Reading people is not usually straightforward. You have probably heard people say at one time or another ‘I’ve got a tell on you’. Well maybe they have, & for that opponent it is good information.

In most situations it is more complex.

Reading non-verbal communication is easier when you have a number of different pieces of information. These are called clusters, & if they all point in the same direction it is simpler to guess a person’s intentions.

If someone approaches you, makes good eye contact, gives a genuine smile, has open, welcoming body language, & offers their hand for a handshake*, it is easy to add up the pieces & know that person is pleased to see you. If they then offer to buy you a meal from the new Dusk Till Dawn menu – happy days!

Quite often at poker we have got a number of pieces of information. It’s simply a case of putting them together.

For instance, last week I observed a hand where a player went all-in on the river in a large cash game pot. It was a bet bigger than the pot. That can clearly be weak or strong.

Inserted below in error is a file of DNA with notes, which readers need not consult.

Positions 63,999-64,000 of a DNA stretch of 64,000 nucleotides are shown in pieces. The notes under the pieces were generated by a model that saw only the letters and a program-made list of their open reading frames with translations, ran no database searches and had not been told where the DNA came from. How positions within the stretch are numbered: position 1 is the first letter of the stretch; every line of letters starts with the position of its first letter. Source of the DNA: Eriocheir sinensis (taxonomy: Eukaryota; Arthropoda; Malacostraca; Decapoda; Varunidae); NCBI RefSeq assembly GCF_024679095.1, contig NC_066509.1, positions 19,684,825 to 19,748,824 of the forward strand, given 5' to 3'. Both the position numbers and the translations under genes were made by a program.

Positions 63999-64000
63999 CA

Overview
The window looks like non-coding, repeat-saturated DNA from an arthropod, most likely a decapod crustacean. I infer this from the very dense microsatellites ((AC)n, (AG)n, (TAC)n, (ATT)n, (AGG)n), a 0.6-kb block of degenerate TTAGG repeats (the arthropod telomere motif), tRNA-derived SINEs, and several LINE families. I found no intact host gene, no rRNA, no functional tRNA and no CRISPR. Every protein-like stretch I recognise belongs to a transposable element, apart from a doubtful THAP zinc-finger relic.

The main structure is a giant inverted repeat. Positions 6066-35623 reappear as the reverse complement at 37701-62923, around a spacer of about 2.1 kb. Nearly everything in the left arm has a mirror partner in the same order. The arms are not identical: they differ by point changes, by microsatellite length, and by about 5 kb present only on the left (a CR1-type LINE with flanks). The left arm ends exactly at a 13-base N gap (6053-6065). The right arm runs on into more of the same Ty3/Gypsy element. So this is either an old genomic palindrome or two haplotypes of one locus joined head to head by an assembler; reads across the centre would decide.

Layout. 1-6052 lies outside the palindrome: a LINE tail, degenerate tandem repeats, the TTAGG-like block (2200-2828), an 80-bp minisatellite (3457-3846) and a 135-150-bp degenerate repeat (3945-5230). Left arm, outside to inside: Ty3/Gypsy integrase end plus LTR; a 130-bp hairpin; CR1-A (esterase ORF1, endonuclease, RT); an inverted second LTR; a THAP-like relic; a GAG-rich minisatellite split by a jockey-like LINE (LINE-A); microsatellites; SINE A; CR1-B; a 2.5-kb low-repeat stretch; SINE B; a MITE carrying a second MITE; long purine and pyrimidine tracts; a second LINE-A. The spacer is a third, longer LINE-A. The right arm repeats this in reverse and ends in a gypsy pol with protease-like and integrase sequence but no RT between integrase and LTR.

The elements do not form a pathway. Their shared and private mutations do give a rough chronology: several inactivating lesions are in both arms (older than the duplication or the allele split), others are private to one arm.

He had not instantly moved his chips forward, but when he did, he seemed very comfortable doing it. That seemed strong.

He had checked his cards before betting. Now players can try to mislead, but more often than not, when players check their cards before a big bet, it’s a sign of strength – they want to make 100% sure they have the hand they thought, before committing their chips.

He was sat looking very comfortable.

It all pointed to him having a very strong hand.

The opponent made the call & was shown the bad news – Jack – Ten on JJ8T3.

The signals were all there but the opponent hadn’t put them together.

Maybe the player always looks strong, whether he has it or not, but I would rather take the information at face value in that spot.

Poker players often try to mislead, but it’s tough to remember to fake a number of different tells. Put the pieces together & you should come up with the answer.

*(Regarding handshakes, we build a much quicker rapport with someone, if we ‘match’ someone’s handshake. Match their grip pressure – if they offer a soft handshake, you do similar – & avoid moving your hand on top of theirs whilst shaking. That’s a sign you are trying to dominate them, & that’s not a good start. The strength of the grip is often cultural, rather than a sign of strength or weakness. Don’t beat them, join them.)

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